Cuisines: Dona Tomas (Mexican)
Is it easy to get good Mexican food in the Bay Area or is it impossible. The ongoing debate never ends. But you can’t talk about Mexican food anymore without talking about Dona Tomas, a restaurant that has reinvigorated what we think it’s all about. No standard Tex-Mex fare or Taqueria, this is a restaurant that celebrates regional cuisine and uses the best ingredients possible to create something truly special.
Restauranteur: Big Small Plates (Cindy Pawlcyn)
Who doesn’t love the food created by Cindy Pawlcyn? From Fog City Diner to Mustards Grill her recipes have always been about big bold flavors and twists on the classics. In this book Pawlcyn shares credit with two of her chefs who are also her restaurant co-owners. Dishes have a variety of influences and bright flavors–Mexican, French and Asian all find their way into signature dishes from Bix, and Cindy’s Backstreet Kitchen as well.
Bartenders: The Art of the Bar (Absinthe bartenders)
The bartenders from Absinthe have created a gorgeous coffee table book on cocktails. Read about the history of your favorite drinks and ingredients, all mixed up by the chefs of the bar. Want to make your own bitters? Create syrups flavored with fruit and herbs? Or muddle a kaffir lime leaf? Then this is your book too.
Chef: Michael Mina
Our dual Michelin starred restaurant Michael Mina has produced a cookbook. Having only eaten there once, I was curious to understand what won over the Michelin inspectors. This book shares Mina’s philosophy and artistry which focuses on multiple preparations of ingredients. This is involved restaurant cooking. But the book is written in such a manner that you can take a desired element and make it your own. It also makes a great souvenir of a memorable meal.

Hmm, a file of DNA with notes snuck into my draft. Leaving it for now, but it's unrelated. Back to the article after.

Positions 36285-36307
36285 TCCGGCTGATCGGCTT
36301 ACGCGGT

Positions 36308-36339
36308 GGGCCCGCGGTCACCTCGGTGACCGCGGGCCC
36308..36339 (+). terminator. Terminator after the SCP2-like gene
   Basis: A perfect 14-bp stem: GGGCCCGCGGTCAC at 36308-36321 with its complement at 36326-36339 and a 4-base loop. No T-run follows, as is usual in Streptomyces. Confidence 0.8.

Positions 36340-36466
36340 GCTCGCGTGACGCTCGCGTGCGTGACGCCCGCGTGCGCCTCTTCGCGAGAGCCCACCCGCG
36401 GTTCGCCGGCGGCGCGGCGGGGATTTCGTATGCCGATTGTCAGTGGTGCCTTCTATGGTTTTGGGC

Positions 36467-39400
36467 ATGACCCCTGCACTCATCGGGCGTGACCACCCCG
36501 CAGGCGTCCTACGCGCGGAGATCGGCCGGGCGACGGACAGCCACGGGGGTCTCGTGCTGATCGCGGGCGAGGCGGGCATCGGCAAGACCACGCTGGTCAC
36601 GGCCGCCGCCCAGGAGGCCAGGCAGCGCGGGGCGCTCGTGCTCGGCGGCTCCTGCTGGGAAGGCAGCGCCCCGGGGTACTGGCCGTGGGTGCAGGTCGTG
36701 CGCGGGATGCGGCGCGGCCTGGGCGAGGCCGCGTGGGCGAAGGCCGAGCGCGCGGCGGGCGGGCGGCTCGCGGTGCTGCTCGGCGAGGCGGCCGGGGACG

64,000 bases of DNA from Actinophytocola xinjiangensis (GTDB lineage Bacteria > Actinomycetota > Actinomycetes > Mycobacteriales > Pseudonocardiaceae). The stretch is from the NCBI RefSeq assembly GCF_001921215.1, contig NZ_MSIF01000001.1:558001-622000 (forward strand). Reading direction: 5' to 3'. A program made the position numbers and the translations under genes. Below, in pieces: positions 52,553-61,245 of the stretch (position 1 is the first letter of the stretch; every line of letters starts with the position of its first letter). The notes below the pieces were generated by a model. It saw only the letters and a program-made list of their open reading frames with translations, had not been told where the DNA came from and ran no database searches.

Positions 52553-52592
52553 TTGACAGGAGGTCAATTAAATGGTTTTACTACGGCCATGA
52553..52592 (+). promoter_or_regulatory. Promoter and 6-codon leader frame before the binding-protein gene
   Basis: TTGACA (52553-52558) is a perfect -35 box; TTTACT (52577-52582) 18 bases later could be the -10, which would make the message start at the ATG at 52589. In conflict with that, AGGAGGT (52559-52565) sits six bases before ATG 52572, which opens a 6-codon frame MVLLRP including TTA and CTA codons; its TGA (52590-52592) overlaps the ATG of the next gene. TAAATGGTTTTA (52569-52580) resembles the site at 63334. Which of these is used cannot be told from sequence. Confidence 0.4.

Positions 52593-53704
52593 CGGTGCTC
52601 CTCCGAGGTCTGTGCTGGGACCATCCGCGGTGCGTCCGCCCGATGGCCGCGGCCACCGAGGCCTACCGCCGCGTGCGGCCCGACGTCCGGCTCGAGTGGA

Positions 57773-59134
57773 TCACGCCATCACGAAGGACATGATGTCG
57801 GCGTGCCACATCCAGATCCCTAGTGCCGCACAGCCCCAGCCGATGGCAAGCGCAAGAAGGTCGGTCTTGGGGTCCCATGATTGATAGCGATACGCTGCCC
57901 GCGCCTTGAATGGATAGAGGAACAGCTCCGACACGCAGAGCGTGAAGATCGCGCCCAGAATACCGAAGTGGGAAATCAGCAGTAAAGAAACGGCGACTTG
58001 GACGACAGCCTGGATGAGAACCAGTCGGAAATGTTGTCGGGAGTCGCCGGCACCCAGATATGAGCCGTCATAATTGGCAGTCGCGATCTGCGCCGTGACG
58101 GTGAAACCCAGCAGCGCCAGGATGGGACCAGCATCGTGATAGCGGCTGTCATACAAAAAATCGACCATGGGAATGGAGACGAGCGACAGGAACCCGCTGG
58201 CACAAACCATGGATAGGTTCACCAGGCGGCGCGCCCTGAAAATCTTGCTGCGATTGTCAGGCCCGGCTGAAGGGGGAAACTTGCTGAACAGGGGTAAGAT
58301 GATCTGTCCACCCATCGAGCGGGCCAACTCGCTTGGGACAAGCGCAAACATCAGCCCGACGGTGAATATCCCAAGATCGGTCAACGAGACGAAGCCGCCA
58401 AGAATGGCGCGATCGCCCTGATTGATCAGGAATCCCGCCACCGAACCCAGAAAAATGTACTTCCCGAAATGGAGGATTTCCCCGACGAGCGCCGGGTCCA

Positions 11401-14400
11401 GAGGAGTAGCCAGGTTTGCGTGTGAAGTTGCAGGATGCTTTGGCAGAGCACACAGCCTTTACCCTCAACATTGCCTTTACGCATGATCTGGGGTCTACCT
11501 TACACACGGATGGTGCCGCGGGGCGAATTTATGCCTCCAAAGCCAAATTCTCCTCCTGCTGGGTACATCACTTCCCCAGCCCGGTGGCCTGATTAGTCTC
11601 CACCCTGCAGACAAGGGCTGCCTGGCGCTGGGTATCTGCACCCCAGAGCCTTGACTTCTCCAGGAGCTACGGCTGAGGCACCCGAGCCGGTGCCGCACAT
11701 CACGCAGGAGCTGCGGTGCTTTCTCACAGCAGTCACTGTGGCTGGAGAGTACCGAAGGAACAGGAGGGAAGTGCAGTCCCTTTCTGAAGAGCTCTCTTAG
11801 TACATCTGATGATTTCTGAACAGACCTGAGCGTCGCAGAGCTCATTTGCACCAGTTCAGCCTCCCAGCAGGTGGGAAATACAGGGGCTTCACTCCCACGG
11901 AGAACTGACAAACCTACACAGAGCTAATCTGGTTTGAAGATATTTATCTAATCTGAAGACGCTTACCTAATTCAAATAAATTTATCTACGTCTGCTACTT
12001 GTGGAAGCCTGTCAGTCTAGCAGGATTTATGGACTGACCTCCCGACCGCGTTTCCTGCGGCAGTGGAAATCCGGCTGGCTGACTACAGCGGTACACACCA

Chocolatier: The Essence of Chocolate (Scharffenberger)
A source of local pride, Scharffenberger makes some of the tastiest chocolate in America. In this book you get a chance to follow the journey of the chocolatiers and learn all about how chocolate is produced. The recipes are from some of the best chefs and pastry chefs around, David Lebovitz, Alice Medrich, Elizabeth Falkner, Stephen Durfee, Craig Stoll, Jacques Pepin, the list goes on and on. There are plenty of sweet treats here, but also savory uses for cocoa nibs, one of my favorite ingredients to play with.
Anyone who’s been to Tartine knows how popular it is from experiencing the line out the door. Recipes are a cross between traditional French and classic American. The local influence is seen with an emphasis on fresh fruits and a more natural style. I haven’t baked from this book yet, but the reports I’ve heard from home cooks and pastry chefs are good. The book has a retro old-is-new-again feel to it, with matte rather than glossy pages and binding that keeps it open during use. Nice.